The resolution was adopted with 13 votes. China and Pakistan, which opposed the threat of consequences, abstained, saying Khartoum needs more time to stop the violence.
The final version of the text deleted the word "sanctions" but kept the threat of economic or diplomatic action against the African nation unless it disarms Arab militias blamed for killing thousands of black African farmers.
The United Nations estimates up to 30,000 people have been killed in Sudan's western Darfur region, more than a million driven from their homes, and some 2.2 million left in urgent need of food and other aid as pro-government Arab militias known as Janjaweed waged a brutal campaign to drive out black African farmers in a 17-month conflict over dwindling resources. The U.S. Congress has labeled the atrocities genocide.
"The initial draft included the word `sanctions.' It turns out that the use of that word is objectionable to certain members of the Security Council," U.S. Ambassador John Danforth said Thursday. "They would rather use 'U.N.-speak' for exactly the same thing."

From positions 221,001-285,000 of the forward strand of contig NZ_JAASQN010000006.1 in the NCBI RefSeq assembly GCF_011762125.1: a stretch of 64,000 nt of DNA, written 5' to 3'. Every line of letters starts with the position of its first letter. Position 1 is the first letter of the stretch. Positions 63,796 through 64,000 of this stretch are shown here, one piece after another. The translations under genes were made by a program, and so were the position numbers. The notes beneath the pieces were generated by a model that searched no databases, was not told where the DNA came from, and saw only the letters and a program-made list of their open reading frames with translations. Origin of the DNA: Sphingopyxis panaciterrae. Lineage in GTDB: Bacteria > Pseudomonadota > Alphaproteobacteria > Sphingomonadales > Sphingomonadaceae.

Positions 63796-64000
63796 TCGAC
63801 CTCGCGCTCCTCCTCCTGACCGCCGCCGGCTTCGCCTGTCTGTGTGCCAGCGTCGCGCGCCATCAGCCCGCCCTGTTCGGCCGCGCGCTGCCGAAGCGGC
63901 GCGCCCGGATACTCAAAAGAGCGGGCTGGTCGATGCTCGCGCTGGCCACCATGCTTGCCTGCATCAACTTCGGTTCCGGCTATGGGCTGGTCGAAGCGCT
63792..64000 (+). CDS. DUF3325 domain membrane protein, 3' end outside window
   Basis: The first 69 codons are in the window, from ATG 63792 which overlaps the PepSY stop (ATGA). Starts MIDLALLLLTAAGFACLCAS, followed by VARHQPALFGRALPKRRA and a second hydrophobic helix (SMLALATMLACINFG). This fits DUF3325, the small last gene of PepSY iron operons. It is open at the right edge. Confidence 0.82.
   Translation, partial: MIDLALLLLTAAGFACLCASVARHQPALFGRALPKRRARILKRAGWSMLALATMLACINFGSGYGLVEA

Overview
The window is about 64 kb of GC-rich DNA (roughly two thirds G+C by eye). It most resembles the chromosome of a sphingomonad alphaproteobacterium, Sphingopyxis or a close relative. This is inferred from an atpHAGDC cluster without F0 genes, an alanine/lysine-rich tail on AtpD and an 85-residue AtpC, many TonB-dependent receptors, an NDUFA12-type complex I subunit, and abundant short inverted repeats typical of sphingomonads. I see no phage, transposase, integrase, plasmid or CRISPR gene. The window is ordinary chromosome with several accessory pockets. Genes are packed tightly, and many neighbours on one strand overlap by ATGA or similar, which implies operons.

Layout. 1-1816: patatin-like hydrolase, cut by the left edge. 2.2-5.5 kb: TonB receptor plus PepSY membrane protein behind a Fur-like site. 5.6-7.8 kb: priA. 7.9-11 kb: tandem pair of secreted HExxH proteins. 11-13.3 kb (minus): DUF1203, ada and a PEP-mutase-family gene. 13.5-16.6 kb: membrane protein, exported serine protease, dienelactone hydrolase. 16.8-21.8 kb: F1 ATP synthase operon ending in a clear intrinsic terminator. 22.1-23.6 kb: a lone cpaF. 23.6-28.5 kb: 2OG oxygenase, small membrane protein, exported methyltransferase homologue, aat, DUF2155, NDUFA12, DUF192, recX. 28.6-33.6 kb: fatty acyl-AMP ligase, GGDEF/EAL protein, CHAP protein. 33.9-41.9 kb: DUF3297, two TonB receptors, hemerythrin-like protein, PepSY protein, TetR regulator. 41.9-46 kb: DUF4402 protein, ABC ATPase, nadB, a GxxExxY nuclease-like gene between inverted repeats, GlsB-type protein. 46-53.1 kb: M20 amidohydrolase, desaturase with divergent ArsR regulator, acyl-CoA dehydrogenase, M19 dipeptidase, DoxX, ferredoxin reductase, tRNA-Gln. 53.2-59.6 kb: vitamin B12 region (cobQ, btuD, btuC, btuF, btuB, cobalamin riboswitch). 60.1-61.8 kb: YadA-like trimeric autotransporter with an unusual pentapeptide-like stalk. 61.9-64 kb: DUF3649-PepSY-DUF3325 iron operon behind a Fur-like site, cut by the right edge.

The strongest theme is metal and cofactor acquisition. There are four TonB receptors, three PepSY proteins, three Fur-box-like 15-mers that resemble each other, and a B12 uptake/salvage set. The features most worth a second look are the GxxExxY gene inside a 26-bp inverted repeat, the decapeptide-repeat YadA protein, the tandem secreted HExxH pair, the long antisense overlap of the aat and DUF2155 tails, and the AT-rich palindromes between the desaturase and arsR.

The international debate came amid new reports of atrocities in Darfur. According to an African Union monitoring team, militias "believed to be Janjaweed" chained civilians together and set them on fire earlier this month.
U.N. Secretary-General Kofi Annan, in his native Ghana for an African summit, appealed to the Sudanese government to "abide immediately by its commitments" to protect refugees from the conflict in Darfur.
A statement from his office said Annan was "gravely concerned about reports of continuing intimidation, threats and attacks against internally displaced persons in Darfur."
The statement said "government security personnel" have been threatening internal refugees, as opposed to those who have fled to camps in the neighboring country of Chad.